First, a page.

Gov. Chris Christie of New Jersey said Republicans should not abandon their opposition to gay marriage, Time magazine reported.
The issue is "settled" in New Jersey, given Democratic control of the legislature and recent judicial rulings, Christie acknowledged. While opposition to single-sex marriage is a plank in the GOP platform,
it should not be part of the national Republican campaign. "It should be done state by state," he said.
"I don't think that there's going to be some major referee who's going to say now it's time to stop. Certainly I'm not going to, because these are opinions that I feel strongly about."
Christie continued: "The country will resolve this over a period of time. But do I think it's resolved now? No."
It was necessary to conduct the debate with mutual respect, he added.
Christie said he had accepted last year that he could not block same-sex marriage in New Jersey. "When I know that I've been defeated you don't bang your head against a wall and spend taxpayer money to do it. Absent a change in the legislature, I think at the moment it's settled law in New Jersey," Time reported.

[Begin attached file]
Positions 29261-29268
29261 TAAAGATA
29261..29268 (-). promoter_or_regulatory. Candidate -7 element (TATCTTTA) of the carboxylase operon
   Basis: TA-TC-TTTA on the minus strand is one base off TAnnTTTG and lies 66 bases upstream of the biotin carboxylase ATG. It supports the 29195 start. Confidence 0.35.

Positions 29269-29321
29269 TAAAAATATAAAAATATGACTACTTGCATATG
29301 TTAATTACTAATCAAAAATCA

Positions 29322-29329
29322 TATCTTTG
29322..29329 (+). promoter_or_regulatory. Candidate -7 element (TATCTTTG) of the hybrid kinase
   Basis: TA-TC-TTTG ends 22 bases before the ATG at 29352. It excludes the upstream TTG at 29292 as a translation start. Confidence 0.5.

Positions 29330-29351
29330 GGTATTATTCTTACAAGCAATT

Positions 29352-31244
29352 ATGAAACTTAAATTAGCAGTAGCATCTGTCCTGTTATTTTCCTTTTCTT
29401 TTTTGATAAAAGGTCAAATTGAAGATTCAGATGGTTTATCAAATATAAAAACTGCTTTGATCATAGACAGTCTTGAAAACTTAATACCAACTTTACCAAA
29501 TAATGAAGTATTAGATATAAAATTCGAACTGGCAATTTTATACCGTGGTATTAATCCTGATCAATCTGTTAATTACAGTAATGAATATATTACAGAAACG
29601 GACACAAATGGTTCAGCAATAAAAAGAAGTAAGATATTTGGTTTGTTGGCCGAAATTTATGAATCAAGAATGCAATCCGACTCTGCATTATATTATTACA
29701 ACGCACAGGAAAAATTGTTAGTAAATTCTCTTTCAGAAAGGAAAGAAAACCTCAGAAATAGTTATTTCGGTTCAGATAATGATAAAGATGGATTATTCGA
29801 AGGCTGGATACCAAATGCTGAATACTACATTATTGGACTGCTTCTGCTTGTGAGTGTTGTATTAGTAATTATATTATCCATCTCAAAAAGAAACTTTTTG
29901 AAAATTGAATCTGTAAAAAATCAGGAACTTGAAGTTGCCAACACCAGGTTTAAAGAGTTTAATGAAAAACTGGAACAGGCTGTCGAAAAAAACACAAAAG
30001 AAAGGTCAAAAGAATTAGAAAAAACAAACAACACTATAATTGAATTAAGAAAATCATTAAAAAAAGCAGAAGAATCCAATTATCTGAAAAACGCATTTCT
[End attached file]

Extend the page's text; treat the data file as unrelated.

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The possible 2016 presidential candidate said he could not forecast whether the momentum in support of gay marriage could be reversed. "I don't know, I don't have a crystal ball."
He made his remarks on the sidelines of the National Governors Association's 106th Summer Meeting in Nashville which ends on July 13th.
Some other Republican governors opposed to single-sex marriage took a similar tone, the Associated Press reported.
Wisconsin Gov. Scott Walker, a possible presidential contender, said that while "those on the left" were pushing the issue, Republicans have been focused on economic affairs.
Gov. Terry Branstad of Iowa said, "I'm a religious conservative, I'm a Catholic, I'm pro-life, [but] I think the people of Iowa look to me to provide leadership in bringing good jobs and growing the Iowa economy."
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